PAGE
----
Using a hash map instead of a switch statement

Tuesday, February 07, 2023

Exploring Hash maps Over Switch Statements in JavaScript


In the realm of JavaScript, developers often seek more readable, maintainable, and efficient ways to handle conditional logic. A recent trend is the use of hash maps over traditional switch statements. This post delves into a practical example to highlight the benefits of this approach.

The Code

The provided code demonstrates a function named choose. It utilizes a hash map (an object in JavaScript) to manage different cases. The hash map contains functions as values, keyed by strings. There's also a default key to handle cases where the key doesn't exist in the map.

Advantages of Using Hash maps

  1. Readability: Hash maps can be more straightforward to read, especially for those familiar with JavaScript's object notation.

  2. Consistency with JavaScript Patterns: Unlike switch statements, which are somewhat unique in JavaScript's syntax, hash maps align well with common JavaScript patterns.

  3. Portability: Hash maps can be easily passed around as objects, enhancing code modularity.

  4. Flexibility: Additional benefits include easier modification and extension of logic without the need to alter a complex switch statement.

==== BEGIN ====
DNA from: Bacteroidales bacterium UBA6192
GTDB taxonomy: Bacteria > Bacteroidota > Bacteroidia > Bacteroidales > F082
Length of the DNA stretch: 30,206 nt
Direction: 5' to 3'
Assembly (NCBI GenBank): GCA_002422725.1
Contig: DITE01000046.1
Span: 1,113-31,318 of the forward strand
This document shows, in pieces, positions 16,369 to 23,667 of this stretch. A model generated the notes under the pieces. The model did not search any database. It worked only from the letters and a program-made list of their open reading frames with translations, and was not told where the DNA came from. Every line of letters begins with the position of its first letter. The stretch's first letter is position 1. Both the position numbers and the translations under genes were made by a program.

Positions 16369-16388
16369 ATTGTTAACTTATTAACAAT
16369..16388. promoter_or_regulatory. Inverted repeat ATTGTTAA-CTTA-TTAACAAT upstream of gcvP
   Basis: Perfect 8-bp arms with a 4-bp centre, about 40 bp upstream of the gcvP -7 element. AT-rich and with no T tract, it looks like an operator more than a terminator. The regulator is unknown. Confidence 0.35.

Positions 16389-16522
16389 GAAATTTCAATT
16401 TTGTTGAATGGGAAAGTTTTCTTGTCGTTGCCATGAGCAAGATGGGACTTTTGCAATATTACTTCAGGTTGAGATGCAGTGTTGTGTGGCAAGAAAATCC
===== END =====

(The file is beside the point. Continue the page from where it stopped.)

Example in Action

The code example shows the function choose being called with different keys. The output is determined by the existence of the key in the hash map. If the key exists, the corresponding function is executed. If not, the default function is called.


Switching to hash maps from switch statements can offer several advantages in JavaScript programming. It aligns well with the language's paradigms and offers improved readability and flexibility. As with any coding technique, the best approach depends on the specific context and requirements of the project.

Hash map...

// returns the default if the key doesn't exist
function choose(key) {
    const data = {
        abc: () => "Yep - key exists",
        def: () => data["abc"](), // duplicates abc
        default: () => "Nope - default!"

    return data[data[key] ? key : "default"]();

Versus the traditional switch statement...

function choose(key) {
    switch (key) {
        case 'abc':
            return "Yep - key exists";
        case 'def':
            return choose("abc"); // duplicates abc
            return "Nope - default!";

Check out this CodePen to see it in action